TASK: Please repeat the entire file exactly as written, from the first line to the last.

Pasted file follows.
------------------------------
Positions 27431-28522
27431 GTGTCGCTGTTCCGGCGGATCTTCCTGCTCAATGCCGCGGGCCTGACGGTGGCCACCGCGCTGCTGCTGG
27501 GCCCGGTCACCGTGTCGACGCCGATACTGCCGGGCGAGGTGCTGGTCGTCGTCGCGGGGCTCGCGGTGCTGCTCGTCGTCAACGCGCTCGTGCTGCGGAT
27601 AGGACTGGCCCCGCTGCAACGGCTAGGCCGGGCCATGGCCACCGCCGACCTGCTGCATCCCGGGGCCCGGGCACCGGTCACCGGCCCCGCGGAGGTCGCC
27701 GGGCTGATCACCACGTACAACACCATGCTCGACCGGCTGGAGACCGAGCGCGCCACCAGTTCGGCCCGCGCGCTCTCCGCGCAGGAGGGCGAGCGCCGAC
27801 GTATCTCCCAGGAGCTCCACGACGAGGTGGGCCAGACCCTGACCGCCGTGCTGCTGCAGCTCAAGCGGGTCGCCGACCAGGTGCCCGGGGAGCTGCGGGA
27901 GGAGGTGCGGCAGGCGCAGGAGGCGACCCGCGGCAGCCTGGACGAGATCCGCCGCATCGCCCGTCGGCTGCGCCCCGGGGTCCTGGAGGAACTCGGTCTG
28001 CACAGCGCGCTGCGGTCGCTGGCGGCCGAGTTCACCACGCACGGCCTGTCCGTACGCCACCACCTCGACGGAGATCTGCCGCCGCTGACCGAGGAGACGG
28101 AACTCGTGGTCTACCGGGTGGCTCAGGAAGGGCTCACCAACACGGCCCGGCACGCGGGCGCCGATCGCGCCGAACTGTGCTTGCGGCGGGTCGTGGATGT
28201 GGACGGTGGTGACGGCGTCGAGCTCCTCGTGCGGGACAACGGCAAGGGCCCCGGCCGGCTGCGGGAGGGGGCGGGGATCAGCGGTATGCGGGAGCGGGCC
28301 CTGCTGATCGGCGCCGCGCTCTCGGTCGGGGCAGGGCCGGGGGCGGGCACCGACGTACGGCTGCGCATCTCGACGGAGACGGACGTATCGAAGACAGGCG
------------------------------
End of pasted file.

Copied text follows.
Positions 27431-28522
27431 GTGTCGCTGTTCCGGCGGATCTTCCTGCTCAATGCCGCGGGCCTGACGGTGGCCACCGCGCTGCTGCTGG
27501 GCCCGGTCACCGTGTCGACGCCGATACTGCCGGGCGAGGTGCTGGTCGTCGTCGCGGGGCTCGCGGTGCTGCTCGTCGTCAACGCGCTCGTGCTGCGGAT
27601 AGGACTGGCCCCGCTGCAACGGCTAGGCCGGGCCATGGCCACCGCCGACCTGCTGCATCCCGGGGCCCGGGCACCGGTCACCGGCCCCGCGGAGGTCGCC
27701 GGGCTGATCACCACGTACAACACCATGCTCGACCGGCTGGAGACCGAGCGCGCCACCAGTTCGGCCCGCGCGCTCTCCGCGCAGGAGGGCGAGCGCCGAC
27801 GTATCTCCCAGGAGCTCCACGACGAGGTGGGCCAGACCCTGACCGCCGTGCTGCTGCAGCTCAAGCGGGTCGCCGACCAGGTGCCCGGGGAGCTGCGGGA
27901 GGAGGTGCGGCAGGCGCAGGAGGCGACCCGCGGCAGCCTGGACGAGATCCGCCGCATCGCCCGTCGGCTGCGCCCCGGGGTCCTGGAGGAACTCGGTCTG
28001 CACAGCGCGCTGCGGTCGCTGGCGGCCGAGTTCACCACGCACGGCCTGTCCGTACGCCACCACCTCGACGGAGATCTGCCGCCGCTGACCGAGGAGACGG
28101 AACTCGTGGTCTACCGGGTGGCTCAGGAAGGGCTCACCAACACGGCCCGGCACGCGGGCGCCGATCGCGCCGAACTGTGCTTGCGGCGGGTCGTGGATGT
28201 GGACGGTGGTGACGGCGTCGAGCTCCTCGTGCGGGACAACGGCAAGGGCCCCGGCCGGCTGCGGGAGGGGGCGGGGATCAGCGGTATGCGGGAGCGGGCC
28301 CTGCTGATCGGCGCCGCGCTCTCGGTCGGGGCAGGGCCGGGGGCGGGCACCGACGTACGGCTGCGCATCTCGACGGAGACGGACGTATCGAAGACAGGCG